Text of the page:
More jeepneys and buses on the road 'but far from sufficient' â  transport workers, advocates
Passengers queue for thermal scanner and face shield checks before boarding a passenger bus at Monumento in Caloocan City after the Government required passengers to wear them when riding a public transportation as an additional protection from the coronavirus.
The STAR/Boy Santos
More jeepneys and buses on the road 'but far from sufficient' — transport workers, advocates
Franco Luna ( - August 19, 2020 - 8:14pm

MANILA, Philippines — Despite an increase in public utility vehicles deployed for the second general community quarantine, transport groups and advocates believe the numbers are not enough to service the existing demand as they called for systemic changes that can also benefit transport workers. 

Speaking at a press conference on Wednesday, LTFRB chair Martin Delgra said the numbers of both modern PUVs and traditional jeepneys allowed to deploy have increased drastically since the last general community quarantine.

"Insofar as the number of units are concerned, that's an increase of 91%. From close to 8,000 units that were allowed, we have also increased it to 12,443, which is a 57-percent increase in the number of jeepneys," he said. 

According to Delgra, the board was looking at opening more routes and deploying more units "in the coming days if not weeks," a promise he had already made at a hearing organized by the House Committee on Metro Manila development in early August. 

At another media briefing with reporters the day before, Delgra said that transportation authorities were hopeful that the added routes and units will be enough to service the demand for public transportation and that commuters would be better served than the last time that Metro Manila went into GCQ.

READ: Transpo officials hopeful that earlier GCQ mistakes have been addressed 

"I would like to think that this time we are better equipped to address that. I would like to think that what will happen tomorrow will be quite an improvement from when we opened up public transport on June 1," Delgra said then. 

In a text message to, Mody Floranda, president of transport group Piston, said that despite the higher numbers, the group wants all jeepney drivers who have been idled for five months following the suspension of public transportation to get back on the road.

"What we're asking for is for 100% of [traditional jeepneys] to be able to ride again and serve the public and help lift the economy of our country. We want drivers and operators to have a livelihood again and for the public to have rides going to work again, and we want the drivers to be given their aid," he said. 

Though the LTFRB claims 12,443 traditional jeepneys can now ply their routes, Piston's estimate is that 74,000 public utility jeepney drivers were left jobless at the beginning of the enhanced community quarantine.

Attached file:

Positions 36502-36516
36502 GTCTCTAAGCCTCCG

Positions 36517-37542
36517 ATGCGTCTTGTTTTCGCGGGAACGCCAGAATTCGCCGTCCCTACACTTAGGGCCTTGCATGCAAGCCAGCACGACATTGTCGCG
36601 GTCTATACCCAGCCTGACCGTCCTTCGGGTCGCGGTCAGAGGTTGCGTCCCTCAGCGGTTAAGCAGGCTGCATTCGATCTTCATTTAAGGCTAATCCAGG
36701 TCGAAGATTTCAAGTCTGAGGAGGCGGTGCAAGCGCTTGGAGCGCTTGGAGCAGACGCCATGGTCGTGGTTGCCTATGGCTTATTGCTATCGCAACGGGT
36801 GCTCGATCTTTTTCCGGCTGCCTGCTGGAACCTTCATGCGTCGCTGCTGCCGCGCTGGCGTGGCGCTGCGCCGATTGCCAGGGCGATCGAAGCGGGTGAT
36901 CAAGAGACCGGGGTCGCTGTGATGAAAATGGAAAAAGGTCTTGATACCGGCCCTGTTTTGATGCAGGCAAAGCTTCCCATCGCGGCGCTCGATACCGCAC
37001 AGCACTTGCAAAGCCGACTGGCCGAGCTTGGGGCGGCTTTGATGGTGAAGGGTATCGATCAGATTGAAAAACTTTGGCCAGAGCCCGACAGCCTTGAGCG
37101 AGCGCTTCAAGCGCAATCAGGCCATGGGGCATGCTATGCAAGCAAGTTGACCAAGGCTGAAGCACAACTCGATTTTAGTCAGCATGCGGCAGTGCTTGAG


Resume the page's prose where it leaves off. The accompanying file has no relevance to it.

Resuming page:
READ: Subsidy doubled to retire old jeepneys, but assistance still insufficient

This comes as the transportation department continues to push for its modernization program which seeks to phase out the "Kings of the Road". Sought for comment on this, the DOTr often brings up its doubled subsidy for participants of the program, an amount experts say still falls short of how much they say the sector will need to afford the new units.

A commuter carries her bike as she find place inside the Carousel bus in North Ave. in Quezon City as Government eases lockdown restriction to General Community Quarantine on August 19, 2020.
The STAR/Michael Varcas

'Far from sufficient' 

In an earlier story though, transport economist and advocate Robert Siy, a member of the Move as One transport coalition corroborated Floranda's claims in a text message, saying: “Every bit helps, but the numbers are still far from sufficient."

"With the return to GCQ, more people will need public transport; if supply is inadequate, there will be pressure to crowd inside vehicles and at stops and terminals," Siy said.   

"The numbers announced by LTFRB are the vehicles authorized to operate, but the figures do not reflect the services that are available; the reality is that many transport operators decide not to operate, even after being authorized, because they are not able to earn enough due to the physical distancing and reduced capacity inside vehicles," he added. 

Screengrab shows LTFRB chair Martin Delgra's presentation summary of public utility vehicles authorized to ply their routes. screenshot

The transportation department has not provided figures on its estimated ridership capacity as of this post, and it presented aggregate sums of its deployed units for the most part. 

"This is the basic reason why service contracting is essential—it will ensure that operators deliver needed services while remaining financially viable. More public transport capacity will help to reduce the risk of virus transmission when people move around our cities," Siy added. 


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